All Roads Lead To TAM
4 min read
May 10, 2023
All Roads Lead To TAM
Some marketing concepts are timeless, and TAM is one among them.
Total Addressable Market, or TAM, as the name suggests is a measure of how much money we can make by operating in a given market.
Of course, it is different for service and product companies, and of course, it is also different for B2B and B2C companies. But, let's break it down a bit.
1. Pick a region where you want to sell.
2. Estimate the size of the market in that region. At scale, you can use research reports, but if you're testing something at a smaller scale, DO NOT extrapolate. For example, if the eCommerce retail market in India is estimated to touch $10billion (arbitrary number) by 2025, do not backward integrate and think that your business will grow at the same pace.
3. So, what do you do if you're just starting out? Customer interviews. Get your ideal consumer profile nailed, and do lots of focused interviews.
4. Extrapolate your market size based on these interviews and conversations.
The different ways of calculating TAM
Now, if a calculation has been used for decades, that’s probably because it works. It is important to understand how it applies to your context.
But first, the basics.
The basics follow either a top-down approach or a bottom-up approach to calculating TAM. One of them is more accurate, can you guess which one?
It isn’t the
The top-down approach
In this method, which is what we discuss on the episode in growth, you start by knowing how big the market opportunity is, you divide it by the number of direct competitors, and you get your TAM.
In other words,
TAM = Total revenue available to me in this market/ number of competitors I have today
I think it’s pretty easy to see why this one isn’t very accurate. Your total revenue availability is an estimate and not a fact.
Why do we mention this, then? Because no one actually sits down and does this when starting a business, and having some estimate to go on is better than having nothing at all. A picture of your TAM will tell you
1. Whether the opportunity is actually big enough to pursue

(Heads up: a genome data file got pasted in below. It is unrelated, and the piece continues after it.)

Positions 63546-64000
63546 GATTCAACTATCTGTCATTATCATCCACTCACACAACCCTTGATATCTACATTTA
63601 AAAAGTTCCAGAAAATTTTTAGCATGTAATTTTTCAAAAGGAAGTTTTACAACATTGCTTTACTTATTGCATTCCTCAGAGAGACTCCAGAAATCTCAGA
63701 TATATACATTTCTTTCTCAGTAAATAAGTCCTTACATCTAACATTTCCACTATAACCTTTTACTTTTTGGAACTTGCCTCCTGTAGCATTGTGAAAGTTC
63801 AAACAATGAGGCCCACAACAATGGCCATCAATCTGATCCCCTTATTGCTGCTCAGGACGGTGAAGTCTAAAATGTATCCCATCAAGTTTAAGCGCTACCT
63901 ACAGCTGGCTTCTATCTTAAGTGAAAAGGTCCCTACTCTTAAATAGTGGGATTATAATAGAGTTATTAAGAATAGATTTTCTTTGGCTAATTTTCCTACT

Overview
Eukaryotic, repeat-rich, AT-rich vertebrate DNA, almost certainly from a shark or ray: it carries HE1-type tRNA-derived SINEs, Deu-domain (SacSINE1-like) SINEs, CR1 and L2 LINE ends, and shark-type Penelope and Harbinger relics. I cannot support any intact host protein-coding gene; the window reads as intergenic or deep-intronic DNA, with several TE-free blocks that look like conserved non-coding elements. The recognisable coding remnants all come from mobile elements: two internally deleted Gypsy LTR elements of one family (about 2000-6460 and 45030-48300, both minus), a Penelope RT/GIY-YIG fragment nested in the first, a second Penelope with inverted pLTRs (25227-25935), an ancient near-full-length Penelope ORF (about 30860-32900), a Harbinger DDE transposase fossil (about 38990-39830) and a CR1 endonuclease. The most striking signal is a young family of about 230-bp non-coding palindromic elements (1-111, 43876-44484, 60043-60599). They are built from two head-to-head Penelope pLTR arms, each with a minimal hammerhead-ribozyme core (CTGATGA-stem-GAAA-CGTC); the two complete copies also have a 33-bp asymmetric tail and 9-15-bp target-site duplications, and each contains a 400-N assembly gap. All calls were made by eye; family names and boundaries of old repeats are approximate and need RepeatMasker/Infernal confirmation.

2. Whether you are the right person/ team/ product to be pursuing it
3. The amount of time and resources it will potentially take to complete said pursuit
The bottom-up approach
Here, we get more specific. This formula is widely used because it works. However, new companies find it difficult to use, because the calculation goes like so:
TAM = Total number of customer/ accounts in your industry X Average contract value
Of course, if you haven’t yet sold anything so you don’t have a contract value, leave along the average of that contract value. In such cases, start with approach #1 and move to this one as soon as you have served at least 3 accounts in a year.
Questions you should frequently ask about TAM
Now, numbers are set points on a map, but your business is the entire map. Therefore, it is important to consider these numbers in conjunction with other numbers.
1. How does TAM work if I’m a B2C company?Here’s the thing about B2C- people are not as loyal to the brand as we think they are. What they have instead is affinity for the product. Surf Excel vs. Ariel. H&M vs. Zara.And therein lies your opportunity. Make a good product, and your TAM is actually everyone who will potentially buy that product. Be wary, though- such optimism must still be grounded in reality. For example, if you’re selling Kombucha, your market is also ‘anyone who drinks a beverage when it is hot’. And that can be a challenging notion to comprehend.
2. What if my average contract value is very high/ I sell an enterprise-grade product?Get as specific about your TAM as you possibly can, and then get more specific. Churn rate is usually low with enterprise clients, and in this market, relationships are everything. So if you have a competitor, and they already own an account, the chances of you poaching that account are very low.Unless, of course, you are a market disruptor. But are you, really?
3. How does TAM work in cases where churn is very high?FinTech companies and BFSI orgs usually experience a high churn, as do telecom and internet service providers. The first thing I’d look at is this- is a high churn common in my industry, or am I an outlier?If it is common across the industry, your TAM still stays the same, it’s just that you’ll have to apply some very aggressive tactics to either retain existing customers, or keep bringing new ones into the mix.